School events can work similarly to clubs in the sense that they gather people together who are all on the same page.

You’re there to show your support for the school and have fun. It’s easy to get onboard with that!

Those events also present you with prime opportunities to mingle with people outside of your classes. Who knows, you may even find some new friends while you’re cheering for your school.

8. Help an Acquaintance Relax during a Stressful Time

Exam weeks are no fun.

When those times of the year roll around, you can find yourself stressing out about everything. You’re worried about which topics will and will not be included in the test, how much time you’ll have to study for all your subjects, and that frightening prospect of failure is always looming.

Even if you’ve handled college life pretty well up to this point, you may start to run into trouble when exams are coming up.

Before you end up being swallowed whole by stress, take the time to take a deep breath and do your best to relax.

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Taking breaks to relax for a bit will help steady your mind as you prepare for the upcoming challenges.

Sure, spending the bulk of your time studying is important, but your efforts will be naught if you get sick from worrying too much.

Your study partner may be having a hard time as well. If that’s the case, invite him/her to join you for some mindfulness exercises as you get ready for the examinations. Those exercises will help steady your mind as you prepare for the upcoming challenges.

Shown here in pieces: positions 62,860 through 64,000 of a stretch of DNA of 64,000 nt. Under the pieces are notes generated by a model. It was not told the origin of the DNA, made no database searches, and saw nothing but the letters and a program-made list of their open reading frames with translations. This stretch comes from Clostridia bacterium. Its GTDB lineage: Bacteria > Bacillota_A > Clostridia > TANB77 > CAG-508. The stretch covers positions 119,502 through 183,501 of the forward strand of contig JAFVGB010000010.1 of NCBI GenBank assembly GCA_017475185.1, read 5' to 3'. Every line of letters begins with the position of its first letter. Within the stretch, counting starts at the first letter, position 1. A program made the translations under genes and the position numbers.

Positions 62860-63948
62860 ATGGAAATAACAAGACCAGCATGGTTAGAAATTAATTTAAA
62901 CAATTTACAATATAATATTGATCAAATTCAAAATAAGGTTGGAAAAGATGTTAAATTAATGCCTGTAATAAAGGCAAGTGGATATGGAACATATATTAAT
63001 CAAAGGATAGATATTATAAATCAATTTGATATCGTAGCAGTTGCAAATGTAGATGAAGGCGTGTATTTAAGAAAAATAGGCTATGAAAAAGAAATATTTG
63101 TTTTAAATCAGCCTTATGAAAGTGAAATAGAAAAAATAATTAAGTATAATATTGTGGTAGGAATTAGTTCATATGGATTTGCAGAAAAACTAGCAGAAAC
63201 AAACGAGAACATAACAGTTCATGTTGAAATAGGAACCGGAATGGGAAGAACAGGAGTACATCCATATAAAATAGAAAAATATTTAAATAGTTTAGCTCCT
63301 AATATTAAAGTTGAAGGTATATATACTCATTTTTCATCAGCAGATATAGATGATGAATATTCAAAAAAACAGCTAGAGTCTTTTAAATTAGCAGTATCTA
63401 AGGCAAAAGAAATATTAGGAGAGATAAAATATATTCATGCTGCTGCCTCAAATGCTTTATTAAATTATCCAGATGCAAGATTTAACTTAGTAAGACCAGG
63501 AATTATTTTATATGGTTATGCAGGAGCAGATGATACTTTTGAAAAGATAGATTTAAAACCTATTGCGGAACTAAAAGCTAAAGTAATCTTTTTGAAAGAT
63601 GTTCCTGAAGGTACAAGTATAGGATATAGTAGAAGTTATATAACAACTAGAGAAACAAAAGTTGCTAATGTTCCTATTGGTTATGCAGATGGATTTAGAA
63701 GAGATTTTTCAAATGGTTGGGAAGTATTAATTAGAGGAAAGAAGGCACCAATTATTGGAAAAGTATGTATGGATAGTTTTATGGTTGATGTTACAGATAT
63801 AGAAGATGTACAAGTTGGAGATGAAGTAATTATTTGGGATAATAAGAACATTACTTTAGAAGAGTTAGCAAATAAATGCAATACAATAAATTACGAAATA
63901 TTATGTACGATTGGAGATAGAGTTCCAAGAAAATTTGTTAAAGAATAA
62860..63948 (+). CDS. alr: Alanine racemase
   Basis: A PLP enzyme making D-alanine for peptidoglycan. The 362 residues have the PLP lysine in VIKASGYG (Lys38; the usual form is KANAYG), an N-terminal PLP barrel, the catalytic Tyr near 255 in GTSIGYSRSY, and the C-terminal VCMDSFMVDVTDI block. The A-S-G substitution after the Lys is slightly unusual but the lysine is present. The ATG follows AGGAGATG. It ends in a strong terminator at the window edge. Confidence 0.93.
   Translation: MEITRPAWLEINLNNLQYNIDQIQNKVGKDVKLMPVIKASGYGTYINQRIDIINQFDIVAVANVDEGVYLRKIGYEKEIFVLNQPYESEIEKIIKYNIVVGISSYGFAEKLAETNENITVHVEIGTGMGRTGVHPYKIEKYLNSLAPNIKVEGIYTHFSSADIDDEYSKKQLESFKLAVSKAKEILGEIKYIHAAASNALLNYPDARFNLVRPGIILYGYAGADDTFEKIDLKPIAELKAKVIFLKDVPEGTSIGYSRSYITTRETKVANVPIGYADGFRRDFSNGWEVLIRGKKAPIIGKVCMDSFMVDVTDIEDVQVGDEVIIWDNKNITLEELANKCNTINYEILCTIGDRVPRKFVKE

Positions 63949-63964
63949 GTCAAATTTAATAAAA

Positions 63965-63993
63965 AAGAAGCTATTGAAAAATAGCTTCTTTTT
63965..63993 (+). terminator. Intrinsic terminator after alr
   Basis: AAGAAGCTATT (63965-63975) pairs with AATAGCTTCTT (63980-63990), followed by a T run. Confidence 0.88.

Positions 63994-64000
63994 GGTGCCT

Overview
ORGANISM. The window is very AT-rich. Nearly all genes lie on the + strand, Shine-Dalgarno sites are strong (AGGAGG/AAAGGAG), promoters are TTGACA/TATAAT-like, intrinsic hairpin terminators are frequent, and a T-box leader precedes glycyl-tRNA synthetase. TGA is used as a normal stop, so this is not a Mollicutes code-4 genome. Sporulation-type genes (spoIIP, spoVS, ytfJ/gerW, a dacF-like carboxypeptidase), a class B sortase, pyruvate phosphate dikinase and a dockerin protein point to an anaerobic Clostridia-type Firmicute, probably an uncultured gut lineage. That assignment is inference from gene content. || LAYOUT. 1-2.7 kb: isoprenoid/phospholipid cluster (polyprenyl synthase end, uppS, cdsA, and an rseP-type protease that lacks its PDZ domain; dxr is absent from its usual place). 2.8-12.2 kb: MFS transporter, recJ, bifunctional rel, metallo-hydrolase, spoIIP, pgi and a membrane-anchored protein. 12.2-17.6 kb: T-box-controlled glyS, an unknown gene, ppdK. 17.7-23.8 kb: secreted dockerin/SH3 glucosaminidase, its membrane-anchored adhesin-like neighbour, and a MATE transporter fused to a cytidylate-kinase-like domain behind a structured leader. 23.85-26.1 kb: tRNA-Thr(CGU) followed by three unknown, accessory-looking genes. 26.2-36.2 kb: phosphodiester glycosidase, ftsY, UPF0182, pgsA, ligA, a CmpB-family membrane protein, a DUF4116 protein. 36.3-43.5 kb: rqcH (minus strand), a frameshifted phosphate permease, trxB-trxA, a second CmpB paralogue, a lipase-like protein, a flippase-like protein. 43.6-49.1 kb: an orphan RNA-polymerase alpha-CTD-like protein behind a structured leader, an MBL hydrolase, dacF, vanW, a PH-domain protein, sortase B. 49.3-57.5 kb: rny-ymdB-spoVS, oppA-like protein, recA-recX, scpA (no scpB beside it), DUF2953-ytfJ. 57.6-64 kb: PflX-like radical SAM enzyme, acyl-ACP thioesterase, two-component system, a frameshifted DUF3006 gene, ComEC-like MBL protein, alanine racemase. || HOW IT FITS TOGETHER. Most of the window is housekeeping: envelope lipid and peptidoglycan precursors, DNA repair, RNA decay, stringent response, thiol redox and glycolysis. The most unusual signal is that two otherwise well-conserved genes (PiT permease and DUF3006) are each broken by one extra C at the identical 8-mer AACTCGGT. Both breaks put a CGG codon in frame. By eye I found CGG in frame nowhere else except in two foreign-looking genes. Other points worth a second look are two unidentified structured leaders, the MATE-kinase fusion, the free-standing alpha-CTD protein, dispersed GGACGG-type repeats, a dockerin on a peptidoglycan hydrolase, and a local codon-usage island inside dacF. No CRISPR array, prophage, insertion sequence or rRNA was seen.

Participating in those mindfulness exercises with an acquaintance could also deepen your bonds and lead to the formation of a genuine friendship.

9. Go Out after Your Exams

After studying deep into the night and working as hard as possible to pass your exams, you deserve a break. Going out too often during college is not a good idea, but there are certain times when it’s more than warranted.

Go join up with your fellow club members or co-workers and spend some time decompressing at a nearby restaurant. Heading out to dinner with your study or exercise partners is also not a bad move.

Ask around your class too as they may be planning for a party after exam week. You can probably join in and relax with the people who just went through the same academic challenges you did.

The reality is that you won’t be given plenty of chances to just have fun and stop worrying about school while you’re in college. Whenever you get those chances, it’s wise to make the most of them. They will help you make friends in community college.

Final Thoughts on Making Friends at a Community College

Here’s the truth: Making new friends as a student in community college is not always going to be easy. You must be willing to put yourself out there and invest time in others if you want those relationships to blossom.

Is all that effort worth it? Absolutely.

It doesn’t matter if you’ll only spend two years at community college. That is more than enough time for you to form lasting bonds with people who could end up sticking around for the rest of your life.

Follow the tips above and see that jumping on the opportunities to meet new people can work out very well for you.